A TRYST WITH HISTORY
Uttarakhand Tea, Tea cultivation was introduced in Uttrakhand by the British almost two centuries ago in 1835 along the picturesque slopes of Kausani, Dehradun and Berinag.Uttarakhand Tea was prized for its flavour, aroma and colour and was highly sought after by connoisseurs of tea in India and England during the British Raj. During those days, It was one of the most preferred teas in London teahouses.After the onset of the Quit India movement in 1942, the Uttarakhand tea gardens were neglected and tea production suffered badly. Only in the last few decades, with the efforts of the state government, the tea gardens of Uttarkhand are slowly going through a resurrection.Two young entrepreneurs from Haldwani, a foothill town in Kumaon, have embarked on a journey to revive the lost heritage of Uttarakhand Tea which was once among the finest teas produced worldwide!"Teaquinox" aims to bring back the same taste, aroma and quality through its range of black, green, white teas and infusions with the added benefits of improved immunity and stress relief.
The history of tea cultivation in Uttarakhand is 185 years old. Tea cultivation in Uttarakhand also started only after the arrival of Europeans. In 1824, British writer Bishop Heber expressed the possibility of tea in the Kumaon region, saying that tea plants used to grow wild on the land here but were not used.
Heber wrote in his magazine(History of Tea Cultivation in Uttarakhand) that the temperature and other seasonal conditions of the soil of Kumaon are very similar to the tea gardens of China. Superintendent of Botanical Gardens, Saharanpur, Dr. Royle fully agreed that tea could be cultivated in Uttarakhand. In 1827, he sent a report to the East India Company. When Lord William Bantik came to Saharanpur in 1831, he also suggested for the development of tea industry in the region. Bantik formed a tea committee in 1834.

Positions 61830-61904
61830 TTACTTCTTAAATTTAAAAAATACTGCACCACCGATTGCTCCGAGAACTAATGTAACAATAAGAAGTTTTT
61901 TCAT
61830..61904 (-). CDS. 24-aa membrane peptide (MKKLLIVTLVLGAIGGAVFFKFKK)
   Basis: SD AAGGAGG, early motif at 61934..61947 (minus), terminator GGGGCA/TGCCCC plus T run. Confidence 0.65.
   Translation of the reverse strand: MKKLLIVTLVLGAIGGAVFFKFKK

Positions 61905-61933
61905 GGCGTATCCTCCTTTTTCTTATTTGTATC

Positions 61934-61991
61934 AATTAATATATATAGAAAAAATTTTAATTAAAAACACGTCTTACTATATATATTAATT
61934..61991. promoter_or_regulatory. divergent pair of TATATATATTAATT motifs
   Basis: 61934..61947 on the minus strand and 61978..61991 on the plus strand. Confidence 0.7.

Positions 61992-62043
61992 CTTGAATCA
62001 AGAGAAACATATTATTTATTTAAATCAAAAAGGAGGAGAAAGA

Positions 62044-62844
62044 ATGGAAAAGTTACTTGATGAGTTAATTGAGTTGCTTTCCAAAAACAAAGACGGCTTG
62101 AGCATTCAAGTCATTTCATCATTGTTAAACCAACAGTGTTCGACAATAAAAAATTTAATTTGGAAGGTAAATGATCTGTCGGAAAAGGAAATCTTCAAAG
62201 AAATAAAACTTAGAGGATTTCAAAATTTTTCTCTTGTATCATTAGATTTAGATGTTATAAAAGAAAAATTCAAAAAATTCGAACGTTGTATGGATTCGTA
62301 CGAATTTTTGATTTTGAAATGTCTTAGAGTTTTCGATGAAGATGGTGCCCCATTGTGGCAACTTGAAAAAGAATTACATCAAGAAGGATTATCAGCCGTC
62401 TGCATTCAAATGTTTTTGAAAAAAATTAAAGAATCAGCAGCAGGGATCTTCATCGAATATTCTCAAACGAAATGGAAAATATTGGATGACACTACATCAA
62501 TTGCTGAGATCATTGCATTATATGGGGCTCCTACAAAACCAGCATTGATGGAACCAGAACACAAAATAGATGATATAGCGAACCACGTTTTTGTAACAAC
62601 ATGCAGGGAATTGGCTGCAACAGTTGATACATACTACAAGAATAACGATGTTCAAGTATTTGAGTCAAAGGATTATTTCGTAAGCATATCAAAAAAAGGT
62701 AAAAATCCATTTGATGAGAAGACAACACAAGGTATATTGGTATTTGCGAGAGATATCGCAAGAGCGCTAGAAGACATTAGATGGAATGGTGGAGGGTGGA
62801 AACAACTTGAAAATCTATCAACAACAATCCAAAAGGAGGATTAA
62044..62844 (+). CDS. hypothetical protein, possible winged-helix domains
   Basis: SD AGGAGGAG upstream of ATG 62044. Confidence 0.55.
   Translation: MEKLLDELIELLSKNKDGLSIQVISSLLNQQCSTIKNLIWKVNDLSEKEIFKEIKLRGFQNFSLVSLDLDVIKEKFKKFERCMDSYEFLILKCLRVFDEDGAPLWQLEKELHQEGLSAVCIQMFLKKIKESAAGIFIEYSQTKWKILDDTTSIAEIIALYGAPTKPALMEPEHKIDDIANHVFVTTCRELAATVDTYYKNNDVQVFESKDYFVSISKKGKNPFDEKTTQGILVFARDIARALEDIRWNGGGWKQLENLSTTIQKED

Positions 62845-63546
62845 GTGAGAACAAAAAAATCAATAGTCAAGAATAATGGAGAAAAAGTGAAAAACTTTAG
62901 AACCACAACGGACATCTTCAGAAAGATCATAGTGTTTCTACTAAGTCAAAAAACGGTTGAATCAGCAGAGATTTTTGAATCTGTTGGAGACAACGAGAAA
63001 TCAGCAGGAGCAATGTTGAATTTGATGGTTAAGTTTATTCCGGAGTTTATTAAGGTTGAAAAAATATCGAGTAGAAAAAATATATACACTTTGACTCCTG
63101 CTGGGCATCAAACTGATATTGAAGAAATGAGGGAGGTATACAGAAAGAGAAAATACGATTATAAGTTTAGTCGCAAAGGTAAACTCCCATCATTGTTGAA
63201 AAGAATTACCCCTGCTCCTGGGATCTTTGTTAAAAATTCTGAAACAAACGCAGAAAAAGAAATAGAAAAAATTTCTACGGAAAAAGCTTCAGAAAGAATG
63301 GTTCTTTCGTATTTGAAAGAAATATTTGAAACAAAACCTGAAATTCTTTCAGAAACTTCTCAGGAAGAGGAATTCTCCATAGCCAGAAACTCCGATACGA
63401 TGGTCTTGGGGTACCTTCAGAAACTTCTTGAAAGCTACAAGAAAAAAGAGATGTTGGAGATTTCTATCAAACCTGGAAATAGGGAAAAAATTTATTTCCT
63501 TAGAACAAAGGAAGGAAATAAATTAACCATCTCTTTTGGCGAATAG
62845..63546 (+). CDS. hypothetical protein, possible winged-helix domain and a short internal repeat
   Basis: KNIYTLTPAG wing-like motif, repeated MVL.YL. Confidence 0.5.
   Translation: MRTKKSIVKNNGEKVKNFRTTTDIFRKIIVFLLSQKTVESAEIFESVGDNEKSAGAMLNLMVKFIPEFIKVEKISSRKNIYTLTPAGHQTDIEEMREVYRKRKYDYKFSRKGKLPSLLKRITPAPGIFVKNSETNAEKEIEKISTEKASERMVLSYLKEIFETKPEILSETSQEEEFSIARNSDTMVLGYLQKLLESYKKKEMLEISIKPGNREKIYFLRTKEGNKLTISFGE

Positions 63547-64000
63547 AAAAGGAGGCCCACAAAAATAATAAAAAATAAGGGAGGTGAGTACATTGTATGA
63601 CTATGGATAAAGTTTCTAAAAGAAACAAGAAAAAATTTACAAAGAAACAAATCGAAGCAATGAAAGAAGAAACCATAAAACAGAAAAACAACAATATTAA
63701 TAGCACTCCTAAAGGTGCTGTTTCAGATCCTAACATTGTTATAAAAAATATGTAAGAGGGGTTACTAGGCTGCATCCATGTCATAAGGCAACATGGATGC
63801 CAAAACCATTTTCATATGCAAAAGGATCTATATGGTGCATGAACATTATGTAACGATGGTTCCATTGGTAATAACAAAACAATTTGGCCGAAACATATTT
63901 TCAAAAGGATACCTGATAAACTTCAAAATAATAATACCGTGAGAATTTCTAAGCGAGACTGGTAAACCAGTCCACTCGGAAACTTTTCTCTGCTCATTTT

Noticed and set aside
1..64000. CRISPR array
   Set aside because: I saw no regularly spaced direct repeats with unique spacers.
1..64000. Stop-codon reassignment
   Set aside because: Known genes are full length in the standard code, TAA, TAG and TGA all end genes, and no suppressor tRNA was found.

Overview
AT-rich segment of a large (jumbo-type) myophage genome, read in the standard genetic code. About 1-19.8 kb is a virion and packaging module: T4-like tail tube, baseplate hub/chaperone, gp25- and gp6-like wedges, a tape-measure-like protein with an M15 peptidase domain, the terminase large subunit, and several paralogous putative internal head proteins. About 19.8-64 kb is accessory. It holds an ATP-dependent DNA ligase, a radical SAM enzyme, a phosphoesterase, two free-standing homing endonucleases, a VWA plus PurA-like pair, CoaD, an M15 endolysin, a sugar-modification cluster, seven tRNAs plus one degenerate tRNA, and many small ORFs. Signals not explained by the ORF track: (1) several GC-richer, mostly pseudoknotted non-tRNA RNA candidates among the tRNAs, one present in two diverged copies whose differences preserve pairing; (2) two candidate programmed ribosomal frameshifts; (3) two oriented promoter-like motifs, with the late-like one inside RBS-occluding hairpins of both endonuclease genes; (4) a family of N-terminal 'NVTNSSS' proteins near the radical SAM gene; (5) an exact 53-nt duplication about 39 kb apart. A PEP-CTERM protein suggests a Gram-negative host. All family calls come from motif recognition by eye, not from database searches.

On finding Kumaon suitable for tea cultivation, commissioner George William Trail assured the tea committee of all possible help. Trail wrote to Sir Callahan, a former commander of the Kumaon Provincial Battalion, by letter that the areas adjoining Hawalbagh and Bhimtal were suitable for setting up nurseries. At the same time, Dr. Wallik presented an article related to tea cultivation in the House of Common, England, in which he described the areas of Kumaon and Garhwal in India as suitable for tea cultivation.
These places were surveyed by Dr. Faulkner, Superintendent of Botanical Gardens Saharanpur and Bilkiwarth. In the last month of December in 1835, the first shipment of two thousand plants from Calcutta reached Kumaon. With this, tea nurseries were established in Lakshmeshwar near Almora and Bharatpur near Bhimtal. In 1835, tea cultivation was also started at Koth place of Tehri Garhwal.
Tea is a collective of young indiciduals with a fiery passion to offer the highest quality and purest flavors of tea imaginable.